Want to know who's spying on you online? There's an app for that

Summary:Mozilla has released a tool that will allow users of the Firefox browser to know which companies are tracking them online.

Would you like to know who's watching which websites you visit? Well there's an app for that.

It's standard practice for advertisers to keeps tabs on the sites you frequent using tracking cookies. Tracking cookies are small text files that are downloaded on to your computer that log the websites you browse and, in some case, how you interact with these sites. Advertisers and other companies use these logs to build a profile of your interests, allowing advertisers to sell you products and services you're more likely to buy.

In an attempt to highlight just how many different firms are tracking our browsing habits online Mozilla has produced Lightbeam, an add-on that can be downloaded for the Firefox browser that captures who is watching you.

Every time you visit a site the tool logs every web address that is connecting to your machine, revealing how visiting a single website can result in your computer to connecting to many different web servers. Each of these servers may be controlled by different companies, and send and collect different information — for example, serving up images and adverts on the site or placing tracking cookies on your computer.

mozilla-lightbeam
Each circle shows a web address of a site visited and each triangle a third party site that has connected to your computer. Image: Mozilla

The log is rendered as an infographic that makes it clear which third parties are operating behind the scenes on each website you visit. Users can choose to watch or block individual sites from the tool.

Mozilla's executive director Mark Surman said Lightbeam is about raising public awareness of how their activity is tracked online.

"It really is a stake in the ground designed to start a conversation about privacy," he said.

"If you think about nutrition it's taken years of policy and public education about different types of food for people to be talk about a healthy diet. This is the same thing, this is saying 'Let's know a little bit more about what's happening' then we can get to discussions about what else is being tracked, to building tools to let you protect yourself, to education campaigns about how we want to protect about ourselves."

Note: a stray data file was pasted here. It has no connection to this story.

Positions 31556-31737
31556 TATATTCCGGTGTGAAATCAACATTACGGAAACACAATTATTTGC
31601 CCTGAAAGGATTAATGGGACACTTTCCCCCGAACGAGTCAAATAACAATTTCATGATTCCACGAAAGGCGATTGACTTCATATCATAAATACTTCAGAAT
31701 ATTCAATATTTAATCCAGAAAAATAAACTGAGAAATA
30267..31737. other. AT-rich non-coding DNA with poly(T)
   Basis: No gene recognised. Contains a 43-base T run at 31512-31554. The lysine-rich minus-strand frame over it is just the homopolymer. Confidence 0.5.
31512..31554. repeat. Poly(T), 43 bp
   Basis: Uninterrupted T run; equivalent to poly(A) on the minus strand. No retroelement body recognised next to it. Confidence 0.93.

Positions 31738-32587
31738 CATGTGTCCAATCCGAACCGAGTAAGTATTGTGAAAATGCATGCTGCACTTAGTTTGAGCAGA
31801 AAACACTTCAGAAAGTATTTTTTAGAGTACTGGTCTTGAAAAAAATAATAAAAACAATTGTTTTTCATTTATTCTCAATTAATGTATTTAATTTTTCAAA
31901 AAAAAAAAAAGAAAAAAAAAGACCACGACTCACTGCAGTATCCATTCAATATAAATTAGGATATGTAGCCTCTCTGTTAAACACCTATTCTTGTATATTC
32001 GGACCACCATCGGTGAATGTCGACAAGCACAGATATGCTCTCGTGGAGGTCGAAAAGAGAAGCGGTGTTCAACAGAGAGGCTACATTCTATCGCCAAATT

Information collected by Lightbeam can be uploaded to an online database that aggregates anonymised data about third party tracking across different sites.

"We need people to know how the web works and one element of that is privacy,"Surman said.

"We're figuring out a significant part of how humans interact with each other and that will last for hundreds of years. As we figure that out there are different forces in play, the normal forces of creativity, commerce and government. It's part of society figuring out what the web should be and our role is to stand up for those core values that the web was built on, which includes transparency."

Lightbeam is the next version of an earlier Firefox add-on called Collusion, which also helped web users monitor online tracking.

Mozilla pointed out that tracking cookies are only one of a number of methods that can be used for tracking web users online. Another common approach is for the website you are visiting choosing to share data on who is visiting the site with third parties.

Mozilla said that some companies are now using browser fingerprinting, where a user is tracked via the unique way their web browser is set up, for instance in the font sizes selected or the mix of add-ons installed.

Firefox also allows users to select a "Do not track" option, which sends a message to web servers not to place tracking cookies on a user's computer, however it is up to third parties to comply with these wishes. About 18 per cent of Firefox users in the UK and US use the "Do not track" option.

Further reading

Topics: Software, Web development

About

Nick Heath is chief reporter for TechRepublic UK. He writes about the technology that IT-decision makers need to know about, and the latest happenings in the European tech scene.

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